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The fifth installment of Edgar Rice Burroughs’s Pellucidar series, Back to the Stone Age recounts the strange adventures of Lieutenant von Horst, a member of the original crew that sailed to Pellucidar with Jason Gridley and Tarzan who is left behind in the inner world. Von Horst wanders friendless and alone from one danger to the next among the Stone Age peoples, mighty reptiles, and huge animals that have been extinct on the outer crust for thousands of years. But woven among the tales of savage cave men in the country of the Basti, the hideous Gorbuses in the caverns beneath the Forest of Death, and the terrible Gaz is the story of the love this cultured hero feels for a barbarian slave girl who has spurned and discouraged him, working instead toward her own mysterious goal.
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About the Author
Edgar Rice Burroughs (September 1, 1875 – March 19, 1950) was an American author, best known for his creation of the jungle hero Tarzan, although he also produced works in many genres. Source: Wikipedia
Most Helpful Customer Reviews
Back to the Stone Age based on 0 ratings. 3 reviews.
This book held my interest till the end. If you have ever wondered how life would be in the stone age with the knowledge of the modern world, as well as modern tools, and weapons.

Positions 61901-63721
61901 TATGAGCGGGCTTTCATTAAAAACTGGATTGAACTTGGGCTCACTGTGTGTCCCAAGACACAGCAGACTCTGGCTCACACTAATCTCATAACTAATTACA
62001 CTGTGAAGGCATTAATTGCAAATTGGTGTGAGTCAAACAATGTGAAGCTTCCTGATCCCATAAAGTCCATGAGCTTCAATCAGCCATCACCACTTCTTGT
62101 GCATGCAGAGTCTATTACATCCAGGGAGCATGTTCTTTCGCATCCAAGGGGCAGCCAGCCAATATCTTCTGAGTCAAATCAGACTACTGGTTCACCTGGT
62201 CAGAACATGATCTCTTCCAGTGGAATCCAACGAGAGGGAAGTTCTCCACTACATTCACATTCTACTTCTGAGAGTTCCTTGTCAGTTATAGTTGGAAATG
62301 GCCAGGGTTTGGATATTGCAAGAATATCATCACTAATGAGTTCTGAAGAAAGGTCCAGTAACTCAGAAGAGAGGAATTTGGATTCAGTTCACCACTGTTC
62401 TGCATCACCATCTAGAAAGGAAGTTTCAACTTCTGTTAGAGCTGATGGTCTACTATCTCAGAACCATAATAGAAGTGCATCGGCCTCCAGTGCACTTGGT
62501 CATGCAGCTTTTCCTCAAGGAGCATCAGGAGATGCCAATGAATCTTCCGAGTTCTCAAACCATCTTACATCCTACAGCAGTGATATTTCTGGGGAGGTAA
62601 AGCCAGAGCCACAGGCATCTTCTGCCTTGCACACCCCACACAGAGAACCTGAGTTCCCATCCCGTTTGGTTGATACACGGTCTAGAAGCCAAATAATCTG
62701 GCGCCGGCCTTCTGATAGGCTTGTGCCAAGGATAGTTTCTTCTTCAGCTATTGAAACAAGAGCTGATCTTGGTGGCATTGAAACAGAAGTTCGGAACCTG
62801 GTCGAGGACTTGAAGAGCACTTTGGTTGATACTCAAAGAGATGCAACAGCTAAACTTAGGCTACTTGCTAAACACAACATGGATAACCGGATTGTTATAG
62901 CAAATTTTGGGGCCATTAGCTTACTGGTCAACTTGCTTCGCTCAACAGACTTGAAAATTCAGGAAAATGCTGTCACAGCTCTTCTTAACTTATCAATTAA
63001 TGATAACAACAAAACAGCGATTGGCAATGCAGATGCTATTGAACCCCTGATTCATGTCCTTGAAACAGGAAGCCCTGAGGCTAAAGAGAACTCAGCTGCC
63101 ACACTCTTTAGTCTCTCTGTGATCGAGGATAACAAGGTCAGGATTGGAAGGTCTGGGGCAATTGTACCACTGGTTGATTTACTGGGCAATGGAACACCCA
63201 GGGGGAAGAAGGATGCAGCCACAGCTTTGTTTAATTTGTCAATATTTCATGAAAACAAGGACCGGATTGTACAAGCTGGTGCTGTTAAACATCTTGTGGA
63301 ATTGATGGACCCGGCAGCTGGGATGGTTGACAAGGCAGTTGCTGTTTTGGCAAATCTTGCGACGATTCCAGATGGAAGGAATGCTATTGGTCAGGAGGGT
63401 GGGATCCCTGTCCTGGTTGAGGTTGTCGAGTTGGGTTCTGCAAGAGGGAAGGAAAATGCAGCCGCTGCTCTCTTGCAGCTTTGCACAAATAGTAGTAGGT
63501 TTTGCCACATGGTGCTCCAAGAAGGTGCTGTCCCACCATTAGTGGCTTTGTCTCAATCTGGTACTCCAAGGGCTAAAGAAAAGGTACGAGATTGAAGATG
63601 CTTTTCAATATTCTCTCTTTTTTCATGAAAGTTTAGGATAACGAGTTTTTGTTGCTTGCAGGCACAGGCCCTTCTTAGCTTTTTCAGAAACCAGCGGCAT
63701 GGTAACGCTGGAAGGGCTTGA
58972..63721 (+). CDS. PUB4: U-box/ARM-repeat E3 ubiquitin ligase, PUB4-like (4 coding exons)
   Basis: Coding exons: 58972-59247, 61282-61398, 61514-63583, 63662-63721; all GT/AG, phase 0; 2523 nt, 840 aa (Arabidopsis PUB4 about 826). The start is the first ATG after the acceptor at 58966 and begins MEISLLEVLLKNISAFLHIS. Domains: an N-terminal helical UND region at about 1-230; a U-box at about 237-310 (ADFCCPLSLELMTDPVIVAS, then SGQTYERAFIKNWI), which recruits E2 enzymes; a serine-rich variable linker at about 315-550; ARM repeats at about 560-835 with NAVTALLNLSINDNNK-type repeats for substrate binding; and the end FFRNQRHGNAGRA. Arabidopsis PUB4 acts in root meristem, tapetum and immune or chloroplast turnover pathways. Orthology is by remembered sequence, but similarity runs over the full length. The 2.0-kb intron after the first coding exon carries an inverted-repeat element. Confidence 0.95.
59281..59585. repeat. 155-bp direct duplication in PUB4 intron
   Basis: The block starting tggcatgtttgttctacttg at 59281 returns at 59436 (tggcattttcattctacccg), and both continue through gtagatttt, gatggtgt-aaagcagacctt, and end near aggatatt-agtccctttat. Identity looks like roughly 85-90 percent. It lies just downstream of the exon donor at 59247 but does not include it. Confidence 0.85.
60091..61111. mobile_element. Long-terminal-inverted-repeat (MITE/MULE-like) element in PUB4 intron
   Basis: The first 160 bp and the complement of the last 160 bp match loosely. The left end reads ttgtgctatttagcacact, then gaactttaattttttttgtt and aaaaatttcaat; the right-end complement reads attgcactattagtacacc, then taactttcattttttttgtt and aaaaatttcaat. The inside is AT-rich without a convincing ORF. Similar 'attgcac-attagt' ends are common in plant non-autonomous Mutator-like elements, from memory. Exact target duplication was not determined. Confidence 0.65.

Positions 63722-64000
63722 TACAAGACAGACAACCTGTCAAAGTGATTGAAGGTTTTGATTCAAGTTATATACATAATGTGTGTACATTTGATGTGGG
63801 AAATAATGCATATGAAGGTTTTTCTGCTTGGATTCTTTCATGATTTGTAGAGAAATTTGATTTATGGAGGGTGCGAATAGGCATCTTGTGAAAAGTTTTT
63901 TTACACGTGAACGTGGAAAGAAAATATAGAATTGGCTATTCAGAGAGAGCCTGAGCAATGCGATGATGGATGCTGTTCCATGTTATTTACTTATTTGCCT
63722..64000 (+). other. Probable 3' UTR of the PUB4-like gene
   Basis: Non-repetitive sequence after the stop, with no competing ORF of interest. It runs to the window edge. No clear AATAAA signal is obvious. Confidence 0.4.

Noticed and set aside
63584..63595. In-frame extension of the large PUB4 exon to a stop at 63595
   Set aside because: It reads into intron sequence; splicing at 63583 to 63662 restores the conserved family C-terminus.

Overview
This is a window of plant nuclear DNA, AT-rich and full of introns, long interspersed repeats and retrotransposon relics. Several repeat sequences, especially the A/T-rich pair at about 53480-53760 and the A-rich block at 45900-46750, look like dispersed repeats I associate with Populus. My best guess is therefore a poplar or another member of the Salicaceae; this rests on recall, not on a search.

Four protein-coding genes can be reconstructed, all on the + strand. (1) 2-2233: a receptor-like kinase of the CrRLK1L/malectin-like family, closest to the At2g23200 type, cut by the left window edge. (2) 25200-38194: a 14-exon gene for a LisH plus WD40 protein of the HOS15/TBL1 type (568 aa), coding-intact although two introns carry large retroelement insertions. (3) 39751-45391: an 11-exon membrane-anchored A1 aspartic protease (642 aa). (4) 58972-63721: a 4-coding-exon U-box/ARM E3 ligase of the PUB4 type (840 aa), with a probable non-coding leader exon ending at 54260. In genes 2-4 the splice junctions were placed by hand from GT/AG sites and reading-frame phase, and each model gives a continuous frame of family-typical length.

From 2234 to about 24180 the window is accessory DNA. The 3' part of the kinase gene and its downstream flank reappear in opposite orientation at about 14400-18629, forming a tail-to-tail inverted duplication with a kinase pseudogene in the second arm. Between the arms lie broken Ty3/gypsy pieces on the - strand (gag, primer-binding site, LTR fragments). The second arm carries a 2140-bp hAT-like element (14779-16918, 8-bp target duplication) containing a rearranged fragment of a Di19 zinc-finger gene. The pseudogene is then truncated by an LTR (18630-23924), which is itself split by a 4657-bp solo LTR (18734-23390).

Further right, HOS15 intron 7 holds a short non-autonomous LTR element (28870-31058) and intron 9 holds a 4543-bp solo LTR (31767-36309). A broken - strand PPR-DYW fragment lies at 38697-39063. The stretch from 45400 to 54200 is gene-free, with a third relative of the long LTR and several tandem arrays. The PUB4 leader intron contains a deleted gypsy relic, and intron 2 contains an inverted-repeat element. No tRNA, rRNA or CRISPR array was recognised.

A young man is stranded in Pellucidar, the savage land at the earth's core.This is a fairly typical Burroughs offering. It features many of his usual tricks: a talented hero trapped in a strange land, an episodic plot, lots of action, a strange creature that befriends the hero, and an otherworldly young woman who seems to loathe the man who loves her. Essentially, it's A Princess of Mars in Pellucidar.Unfortunately, it's not nearly as good as Princess. It's fun, make no mistake, but it falls rather flat. The characters aren't too engaging. Burroughs's usually elegant prose, (always a bit more stilted when he's working in third person rather than first), doesn't add much to the tale. The episodic plot gets a little old after a while.On the bright side, this is largely a stand-alone story, despite its connection to the rest of the Pellucidar series. Other than two brief points at the very beginning and at the end, this has little to do with the core series of books. The world is fully fleshed out and is introduced in such a way that the reader can pick up everything she needs to know as the story progresses. There's no reason that you'd need to read the rest of the Pellucidar books before tackling this one... but really, I can't imagine why you'd want to jump in right here. This is far from ERB's best work. You'd be better off starting with Tarzan of the Apes, A Princess of Mars or, if you're really into journeys to the centre of the earth, At the Earth's Core.Recommended for hardcore ERB fans and those who've enjoyed the rest of the Pellucidar books. Others, look elsewhere in his bibliography for something of better quality.